2015/16 - The Laboratory of Mereology

Image © IDMER

Image © IDMER

Mollie Claypool, Manuel Jimenez Garcia, Gilles Retsin

Even a brick wants to be something. A brick wants to be something. It aspires. Even a common, ordinary brick… wants to be something more than it is. It wants to be something better than it is. – Louis Kahn

This year we will continue to develop our interest in architectural design and fabrication processes that have agency, that can rapidly deploy, assemble, respond and react, and that can be both custom and prefabricated. Mereology is the theory of parthood, of the relationship of part to a part and to a part to a whole and in The Laboratory of Mereology, we will investigate the relationships between things, whether this is tectonics, materials, fabrication and production processes or means and methods of describing architecture.

We are interested in you asking, how can a brick be more than just a brick? What is the relationship of the part to the whole, or the part to part within a whole? How can design engage in questions of parthood, of the agency or the intelligence of parts? How can a part be transformed when it meets another part, how can it become more than itself? These are questions which have plagued architects and designers for centuries, and with advances in technologies and materials, we believe that we can rethink these questions in new, inventive and exciting ways.

To address these questions now is timely. Fall out from the financial crisis of 2008, alongside global political tensions and disputes, has resulted in housing becoming a key problem for the future. Qualitative housing has become a device for capital and financial speculation, rather than a fundamental human right. As a result, entire parts of society, such as the young and retired are being pushed out of the city. The Laboratory of Mereology’s work this year will look into radical new architectural solutions to future-proof housing.

In The Laboratory of Mereology we believe that in order to design for the future we must be able to learn from the inventions of the past, and therefore this year we will travel to Argentina, one of the most architecturally diverse countries in the world due to its contested political history and levels of immigration second only to the United States. We will visit Buenos Aires, a city with a disputed and tense history of political revolution and reconstruction particularly in the period of the 1950s and 1960s. This period was marked by a push by architects working in Argentina to develop an architectonic identity for the country, resulting in an explosion in socially-conscious and technologically exploitative designs that tested and used new materials and techniques in order to house their rapidly expanding population. We will then travel from the architecturally chaotic beauty of Buenos Aires to the peaceful serenity of the (almost) end of the world: Ushuaia (“The Gateway to Antartica”) in the Tierra del Fuego archipelago, exploring the extreme nature of the landscapes of both manufacturing and natural beauty in this region.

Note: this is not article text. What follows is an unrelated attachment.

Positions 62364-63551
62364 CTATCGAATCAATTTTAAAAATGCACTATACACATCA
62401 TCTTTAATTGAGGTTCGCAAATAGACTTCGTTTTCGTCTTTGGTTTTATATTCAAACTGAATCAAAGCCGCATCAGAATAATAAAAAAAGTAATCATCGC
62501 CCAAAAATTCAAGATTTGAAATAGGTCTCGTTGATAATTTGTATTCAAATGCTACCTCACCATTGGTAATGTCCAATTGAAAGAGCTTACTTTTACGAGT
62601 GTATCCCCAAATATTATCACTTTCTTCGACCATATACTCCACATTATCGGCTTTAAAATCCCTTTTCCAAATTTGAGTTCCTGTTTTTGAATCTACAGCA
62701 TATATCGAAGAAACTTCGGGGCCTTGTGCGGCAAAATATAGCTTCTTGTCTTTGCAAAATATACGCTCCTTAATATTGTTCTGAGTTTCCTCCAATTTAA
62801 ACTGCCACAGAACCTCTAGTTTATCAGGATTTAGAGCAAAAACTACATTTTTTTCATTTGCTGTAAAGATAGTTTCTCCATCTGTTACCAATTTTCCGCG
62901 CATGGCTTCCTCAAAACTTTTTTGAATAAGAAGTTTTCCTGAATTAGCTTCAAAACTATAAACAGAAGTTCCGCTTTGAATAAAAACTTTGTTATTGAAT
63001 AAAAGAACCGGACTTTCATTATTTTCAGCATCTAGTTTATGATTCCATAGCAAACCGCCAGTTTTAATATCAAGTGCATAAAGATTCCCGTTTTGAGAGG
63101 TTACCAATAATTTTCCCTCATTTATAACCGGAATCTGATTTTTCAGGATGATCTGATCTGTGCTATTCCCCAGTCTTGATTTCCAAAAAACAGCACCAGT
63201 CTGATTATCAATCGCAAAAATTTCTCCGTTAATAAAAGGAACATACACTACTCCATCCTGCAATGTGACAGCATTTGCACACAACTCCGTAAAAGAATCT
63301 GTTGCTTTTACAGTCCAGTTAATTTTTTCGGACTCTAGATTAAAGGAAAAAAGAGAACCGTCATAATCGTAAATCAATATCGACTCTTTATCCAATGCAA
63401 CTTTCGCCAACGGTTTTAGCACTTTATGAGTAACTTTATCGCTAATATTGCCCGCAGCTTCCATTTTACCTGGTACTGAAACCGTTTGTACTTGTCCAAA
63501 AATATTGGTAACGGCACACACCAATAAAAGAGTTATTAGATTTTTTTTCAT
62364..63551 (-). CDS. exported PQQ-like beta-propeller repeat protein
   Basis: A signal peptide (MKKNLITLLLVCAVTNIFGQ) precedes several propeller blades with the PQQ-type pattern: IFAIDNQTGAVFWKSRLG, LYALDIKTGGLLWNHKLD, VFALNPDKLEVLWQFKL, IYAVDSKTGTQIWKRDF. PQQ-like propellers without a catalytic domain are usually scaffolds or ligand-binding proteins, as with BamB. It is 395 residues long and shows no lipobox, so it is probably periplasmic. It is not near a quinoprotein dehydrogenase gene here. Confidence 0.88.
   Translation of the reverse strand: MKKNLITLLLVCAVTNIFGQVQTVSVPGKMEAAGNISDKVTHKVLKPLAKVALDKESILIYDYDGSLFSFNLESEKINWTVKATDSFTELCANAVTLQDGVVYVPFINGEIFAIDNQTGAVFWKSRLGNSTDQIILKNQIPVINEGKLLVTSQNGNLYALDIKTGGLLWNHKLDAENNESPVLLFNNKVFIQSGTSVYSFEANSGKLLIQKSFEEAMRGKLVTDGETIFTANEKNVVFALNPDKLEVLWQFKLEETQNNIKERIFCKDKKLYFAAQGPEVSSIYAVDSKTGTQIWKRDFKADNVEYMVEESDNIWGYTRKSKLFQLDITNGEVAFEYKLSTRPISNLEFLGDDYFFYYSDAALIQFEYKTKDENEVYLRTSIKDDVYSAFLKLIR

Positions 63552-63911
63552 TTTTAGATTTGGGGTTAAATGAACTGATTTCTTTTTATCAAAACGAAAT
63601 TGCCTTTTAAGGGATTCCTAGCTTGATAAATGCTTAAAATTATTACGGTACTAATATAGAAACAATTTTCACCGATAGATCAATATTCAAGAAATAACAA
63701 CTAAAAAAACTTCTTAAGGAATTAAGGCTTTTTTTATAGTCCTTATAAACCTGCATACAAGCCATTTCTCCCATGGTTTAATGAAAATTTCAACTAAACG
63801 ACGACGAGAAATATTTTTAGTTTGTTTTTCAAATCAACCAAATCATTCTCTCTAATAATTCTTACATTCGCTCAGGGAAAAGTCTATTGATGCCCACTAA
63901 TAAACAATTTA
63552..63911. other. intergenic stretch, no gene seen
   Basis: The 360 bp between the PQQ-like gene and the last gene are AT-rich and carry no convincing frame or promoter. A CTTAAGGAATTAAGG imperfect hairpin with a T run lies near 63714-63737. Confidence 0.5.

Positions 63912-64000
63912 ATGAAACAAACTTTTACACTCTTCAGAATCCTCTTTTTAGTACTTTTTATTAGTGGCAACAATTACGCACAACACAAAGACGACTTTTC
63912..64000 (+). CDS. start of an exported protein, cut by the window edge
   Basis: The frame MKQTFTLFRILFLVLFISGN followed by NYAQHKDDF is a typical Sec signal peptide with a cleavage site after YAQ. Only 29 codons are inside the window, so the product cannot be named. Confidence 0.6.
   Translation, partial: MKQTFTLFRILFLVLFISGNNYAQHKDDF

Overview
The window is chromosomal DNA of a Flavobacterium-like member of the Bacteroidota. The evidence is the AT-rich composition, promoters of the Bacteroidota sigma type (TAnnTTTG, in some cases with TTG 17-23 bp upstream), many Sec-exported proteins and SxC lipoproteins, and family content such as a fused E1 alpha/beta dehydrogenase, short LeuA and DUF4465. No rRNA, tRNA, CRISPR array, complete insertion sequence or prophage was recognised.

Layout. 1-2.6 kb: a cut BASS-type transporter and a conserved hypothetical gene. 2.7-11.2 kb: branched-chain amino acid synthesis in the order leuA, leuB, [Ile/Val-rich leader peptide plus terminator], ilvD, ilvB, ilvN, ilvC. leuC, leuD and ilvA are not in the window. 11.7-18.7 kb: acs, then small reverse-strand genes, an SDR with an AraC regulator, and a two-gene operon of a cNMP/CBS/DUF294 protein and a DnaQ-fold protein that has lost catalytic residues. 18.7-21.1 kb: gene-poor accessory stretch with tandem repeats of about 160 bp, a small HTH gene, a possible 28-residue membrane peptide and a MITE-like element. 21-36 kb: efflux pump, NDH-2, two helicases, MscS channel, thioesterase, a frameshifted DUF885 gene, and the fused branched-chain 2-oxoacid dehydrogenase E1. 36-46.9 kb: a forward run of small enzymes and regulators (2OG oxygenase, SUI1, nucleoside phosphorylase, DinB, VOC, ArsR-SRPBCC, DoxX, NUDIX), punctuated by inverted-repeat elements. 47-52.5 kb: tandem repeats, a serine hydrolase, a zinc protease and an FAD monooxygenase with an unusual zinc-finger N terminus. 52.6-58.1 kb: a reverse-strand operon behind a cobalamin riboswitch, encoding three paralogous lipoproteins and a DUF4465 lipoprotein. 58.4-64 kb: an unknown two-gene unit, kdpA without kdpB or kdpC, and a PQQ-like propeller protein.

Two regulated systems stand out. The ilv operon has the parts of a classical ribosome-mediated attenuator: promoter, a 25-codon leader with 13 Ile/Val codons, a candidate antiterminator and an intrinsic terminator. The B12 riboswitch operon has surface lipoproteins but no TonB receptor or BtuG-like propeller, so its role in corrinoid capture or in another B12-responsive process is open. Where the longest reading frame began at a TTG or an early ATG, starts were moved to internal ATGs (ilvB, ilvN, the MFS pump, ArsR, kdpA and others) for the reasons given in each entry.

Architecture that pops, fizzles, slides, stretches, expands, builds over time, contracts, bargains, gambles or throws a mean left hook. Architecture which is tectonic/atectonic, continuous/discrete and exists across binaries… these are the kinds of architecture we’re interested in seeing you explore through design. We want you to challenge pre-conceived notions, be confident with doing so, and push architecture as we know it to its limits.

In our work, we use both analogue and digital drawing, craft and manufacturing processes. We will encourage you to think about part-to-whole relationships through time-based processes and techniques of making, whether or not they are analogue or digital. We will work in between tradition and novelty, and search for where they may come together, pull apart, and/or be transformed. We want you to be inventive, captivated and obsessive!

We will work towards defining architectural propositions from the micro scale of the brick, detail, cell or fragment, to the building scale. In Term 1, we will host workshops in a variety of tools and techniques, developing and testing your innate spatial knowledge and experience in re-thinking what a part is, and what a whole is. Year 4 students will test these micro-architectures from Term 1 at the building scale in Term 2 and 3, while Year 5 students have the opportunity to develop a rigorous design research into modelling, simulation, making and/or fabrication.

We view the unit as part of a laboratory, where knowledge grows from a collective energy, teamwork and open-source approach to furthering architectural design research. We share, and tap into, the resources and knowledge in the RC4 in MArch AD, as well as B-MADE. The unit benefits from a rich network of collaborators and experts in materials, simulation, engineering and design, including Vidal Fernandez Diaz – Design Realisation Tutor (associate, Rogers Stirk Harbour + Partners) and Vicente Soler – computing consultant (The Bartlett).